“You might lose sleep”
Top of the Lake: China Girl (Season Two)
BBC Two (UK), Sundance TV (US), UKTV (NZ)
27 July – 31 August 2017
Jane Campion’s Top of the Lake: China Girl was made for binge watching, and not just because it first aired in the cinema at both the 2017 Cannes Film Festival and the New Zealand International Film Festival. But because it was already late and my partner and I did the classic “just-one-more”, and two episodes later it was one in the morning and we’d finished the series. China Girl’s cliffhangers and dangling threads are tantalising, keeping you going even when you should have gone to bed hours ago.
Top of the Lake exchanges the quiet rural New Zealand town of fictional Laketop (filmed in and around Queenstown) for the bustling (and real) Sydney, Australia. Bondi beach ain’t exactly a lake, so the metaphor doesn’t quite work this time around.
Elisabeth Moss is back with her admittedly pretty spot-on kiwi accent as Robin Griffin, a Sydney-based homicide detective. Moss was also the lead in The Handmaid’s Tale. She must be a glutton for punishment. These two series in particular wade through some gloomy and disturbing waters.
In follow up to last season there’s not much carry-through apart from an ongoing court case and how it affects Robin. There is some dramatic resolution but this season is more focused on the case of “China Girl”—a suitcase washes up on Bondi Beach with the body of a young prostitute inside.
We also meet Robin’s biological child who she adopted out when she was raped at a young age, 17-year-old Mary, and her parents Julia (Nicole Kidman) and Pyke (Ewen Leslie), Nicole Kidman. Mary has a relationship with 42-year-old Alexander or “Puss” (David Dencik) who works in a brothel teaching English to the sex workers on Student Visas.
At first, I wanted to give Puss the benefit of the doubt, but with each passing episode my hatred for him grew and grew (and not because that was also my brother’s nickname!). Whether or not he had a hand in the crime, he walks about like an obnoxious Jack Sparrow with a degree, and has groomed Mary to be his loyal lapdog.
Again, Top of the Lake doesn’t hesitate when dealing with topics of a serious nature. Birth and child-rearing are important themes this season, from adoption to surrogacy, and both Robin and Mary play an important part. If you’re sensitive to these topics you may want to give this a miss.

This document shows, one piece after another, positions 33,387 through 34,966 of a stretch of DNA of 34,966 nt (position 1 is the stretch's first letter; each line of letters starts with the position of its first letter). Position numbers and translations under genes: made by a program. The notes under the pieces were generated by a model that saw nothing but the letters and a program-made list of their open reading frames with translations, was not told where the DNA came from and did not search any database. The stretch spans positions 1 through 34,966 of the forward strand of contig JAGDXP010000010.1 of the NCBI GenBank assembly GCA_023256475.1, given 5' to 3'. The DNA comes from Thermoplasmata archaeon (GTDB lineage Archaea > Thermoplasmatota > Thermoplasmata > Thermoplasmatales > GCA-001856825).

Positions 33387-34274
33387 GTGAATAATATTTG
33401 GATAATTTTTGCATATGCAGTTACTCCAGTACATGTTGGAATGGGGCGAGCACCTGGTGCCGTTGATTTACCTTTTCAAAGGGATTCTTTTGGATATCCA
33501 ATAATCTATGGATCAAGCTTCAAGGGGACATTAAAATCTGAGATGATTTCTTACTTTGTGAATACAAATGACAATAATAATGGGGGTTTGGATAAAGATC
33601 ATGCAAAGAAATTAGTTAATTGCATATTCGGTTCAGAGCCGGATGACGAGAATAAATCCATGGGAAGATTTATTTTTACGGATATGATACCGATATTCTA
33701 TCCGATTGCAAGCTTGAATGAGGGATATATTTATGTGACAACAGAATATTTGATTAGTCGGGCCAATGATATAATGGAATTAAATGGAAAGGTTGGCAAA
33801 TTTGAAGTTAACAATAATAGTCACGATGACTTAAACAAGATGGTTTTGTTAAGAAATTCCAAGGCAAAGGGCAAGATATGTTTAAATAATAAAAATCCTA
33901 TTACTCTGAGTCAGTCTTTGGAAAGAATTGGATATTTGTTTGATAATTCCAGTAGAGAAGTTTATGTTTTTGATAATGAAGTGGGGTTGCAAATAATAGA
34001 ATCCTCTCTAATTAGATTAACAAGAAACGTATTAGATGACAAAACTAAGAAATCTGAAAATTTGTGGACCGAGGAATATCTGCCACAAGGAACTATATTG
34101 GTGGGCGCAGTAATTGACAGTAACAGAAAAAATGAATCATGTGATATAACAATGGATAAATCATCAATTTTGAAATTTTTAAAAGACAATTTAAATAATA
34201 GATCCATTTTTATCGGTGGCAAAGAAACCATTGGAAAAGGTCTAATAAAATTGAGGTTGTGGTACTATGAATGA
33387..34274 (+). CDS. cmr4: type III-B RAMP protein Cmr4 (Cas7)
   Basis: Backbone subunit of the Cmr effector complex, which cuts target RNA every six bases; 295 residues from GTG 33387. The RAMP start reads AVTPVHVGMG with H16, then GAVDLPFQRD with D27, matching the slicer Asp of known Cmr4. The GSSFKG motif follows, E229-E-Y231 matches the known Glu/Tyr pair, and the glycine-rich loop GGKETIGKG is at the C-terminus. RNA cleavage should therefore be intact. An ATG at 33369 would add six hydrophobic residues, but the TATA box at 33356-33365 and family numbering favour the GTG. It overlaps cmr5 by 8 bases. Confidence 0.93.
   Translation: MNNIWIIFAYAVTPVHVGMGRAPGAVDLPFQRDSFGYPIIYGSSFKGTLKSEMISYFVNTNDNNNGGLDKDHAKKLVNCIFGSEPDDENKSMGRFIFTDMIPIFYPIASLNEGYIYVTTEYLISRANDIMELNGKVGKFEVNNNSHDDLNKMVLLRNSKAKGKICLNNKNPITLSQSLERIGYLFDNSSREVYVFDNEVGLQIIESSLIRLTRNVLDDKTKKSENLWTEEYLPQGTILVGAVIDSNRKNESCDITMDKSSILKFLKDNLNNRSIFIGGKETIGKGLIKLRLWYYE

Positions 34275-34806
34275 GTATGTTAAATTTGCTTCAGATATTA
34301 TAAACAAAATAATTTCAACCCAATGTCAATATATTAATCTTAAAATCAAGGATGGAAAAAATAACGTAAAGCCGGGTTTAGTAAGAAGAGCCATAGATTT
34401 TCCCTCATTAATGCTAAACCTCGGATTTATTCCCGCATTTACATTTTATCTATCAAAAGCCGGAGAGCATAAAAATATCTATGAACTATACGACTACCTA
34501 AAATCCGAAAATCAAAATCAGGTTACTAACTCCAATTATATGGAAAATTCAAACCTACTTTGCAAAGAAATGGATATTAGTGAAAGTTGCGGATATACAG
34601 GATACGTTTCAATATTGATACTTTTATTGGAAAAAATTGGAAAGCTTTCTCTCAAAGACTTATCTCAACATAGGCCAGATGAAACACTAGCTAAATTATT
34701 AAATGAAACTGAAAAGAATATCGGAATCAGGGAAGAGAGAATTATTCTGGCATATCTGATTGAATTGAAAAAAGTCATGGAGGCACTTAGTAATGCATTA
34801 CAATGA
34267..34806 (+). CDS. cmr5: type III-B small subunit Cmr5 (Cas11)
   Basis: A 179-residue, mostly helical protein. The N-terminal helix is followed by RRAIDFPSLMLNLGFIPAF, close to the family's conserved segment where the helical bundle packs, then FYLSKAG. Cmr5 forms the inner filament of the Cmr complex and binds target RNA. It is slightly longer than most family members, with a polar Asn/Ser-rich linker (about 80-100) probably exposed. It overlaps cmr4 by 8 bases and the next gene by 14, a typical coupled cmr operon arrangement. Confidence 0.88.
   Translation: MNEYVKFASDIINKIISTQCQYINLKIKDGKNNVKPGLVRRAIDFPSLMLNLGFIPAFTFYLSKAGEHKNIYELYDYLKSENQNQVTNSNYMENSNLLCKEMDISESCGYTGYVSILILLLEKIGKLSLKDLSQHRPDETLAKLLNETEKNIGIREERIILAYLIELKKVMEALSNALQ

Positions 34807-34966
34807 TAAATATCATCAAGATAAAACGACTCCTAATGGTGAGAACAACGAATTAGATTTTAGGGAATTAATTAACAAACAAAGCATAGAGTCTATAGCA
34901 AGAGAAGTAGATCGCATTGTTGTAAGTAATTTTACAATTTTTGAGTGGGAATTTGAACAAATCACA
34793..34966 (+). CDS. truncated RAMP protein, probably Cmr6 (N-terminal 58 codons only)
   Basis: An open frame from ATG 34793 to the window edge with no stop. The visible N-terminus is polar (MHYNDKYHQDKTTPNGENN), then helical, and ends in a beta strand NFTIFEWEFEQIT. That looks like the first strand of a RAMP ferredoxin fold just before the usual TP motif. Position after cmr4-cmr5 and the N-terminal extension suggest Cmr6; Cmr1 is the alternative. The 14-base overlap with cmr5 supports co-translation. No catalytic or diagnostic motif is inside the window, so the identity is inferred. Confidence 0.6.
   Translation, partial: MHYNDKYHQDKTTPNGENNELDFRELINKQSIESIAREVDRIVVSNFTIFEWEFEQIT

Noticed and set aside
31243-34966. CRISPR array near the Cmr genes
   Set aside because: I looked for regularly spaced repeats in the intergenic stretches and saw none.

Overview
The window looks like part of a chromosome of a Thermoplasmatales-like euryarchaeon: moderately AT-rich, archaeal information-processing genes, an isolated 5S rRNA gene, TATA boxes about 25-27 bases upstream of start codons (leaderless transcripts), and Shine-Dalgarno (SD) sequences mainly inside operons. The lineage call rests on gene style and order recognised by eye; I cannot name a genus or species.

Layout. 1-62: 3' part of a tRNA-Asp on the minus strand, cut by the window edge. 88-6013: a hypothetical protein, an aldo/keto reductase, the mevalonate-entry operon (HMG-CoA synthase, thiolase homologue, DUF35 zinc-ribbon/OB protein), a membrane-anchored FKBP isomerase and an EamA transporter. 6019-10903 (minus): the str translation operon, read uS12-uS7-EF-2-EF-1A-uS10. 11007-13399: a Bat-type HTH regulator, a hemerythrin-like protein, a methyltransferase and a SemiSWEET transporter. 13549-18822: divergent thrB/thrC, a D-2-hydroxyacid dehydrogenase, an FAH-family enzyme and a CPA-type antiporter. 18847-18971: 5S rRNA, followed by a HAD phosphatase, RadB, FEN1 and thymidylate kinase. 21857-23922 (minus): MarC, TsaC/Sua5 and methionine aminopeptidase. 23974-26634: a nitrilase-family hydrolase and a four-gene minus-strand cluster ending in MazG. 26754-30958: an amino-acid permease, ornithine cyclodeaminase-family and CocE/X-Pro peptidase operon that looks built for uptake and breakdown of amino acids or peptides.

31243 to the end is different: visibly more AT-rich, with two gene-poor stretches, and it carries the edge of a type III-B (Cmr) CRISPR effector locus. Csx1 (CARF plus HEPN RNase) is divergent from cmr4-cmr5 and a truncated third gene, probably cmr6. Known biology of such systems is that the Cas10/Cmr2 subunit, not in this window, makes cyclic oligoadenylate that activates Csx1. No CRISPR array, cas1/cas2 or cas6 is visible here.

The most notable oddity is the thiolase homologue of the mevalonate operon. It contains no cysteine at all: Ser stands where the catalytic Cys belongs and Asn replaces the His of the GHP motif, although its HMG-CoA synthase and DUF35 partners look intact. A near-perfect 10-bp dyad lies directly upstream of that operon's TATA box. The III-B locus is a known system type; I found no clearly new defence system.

This new season gives us a greyed Nicole Kidman utilising her native tongue. Looks like her stint on Big Little Lies wasn’t the end of her return to television. Holly Hunter also went grey for the first season. Campion’s penchant for attractive greyed women is sadly unique in a world where older men are seen as silver-haired foxes and women as spinsters.
For the other major role, it’s not enough to be in both Game of Thrones and the new Star Wars, Gwendoline Christie is starring in this frankly, smaller series as a new constable, Miranda, who Robin is burdened with as a partner. Her delicate nature and naivety are a far cry from her tough persona in the aforementioned series’ and is seen here as the butt of jokes.
If you’re a crime buff or you just like plain good old storytelling, Top of the Lake is a worthwhile binge, just make sure you start with Season One. China Girl will spoil the ending if you skip it. And for goodness sake’s don’t forget to sleep!
It may have crossed the ditch but Top of the Lake retains its mature essence, swirling emotions and addictive storytelling. Jane Campion’s China Girl is the gripping continuation of the Trans-Tasman series I’ve been waiting for.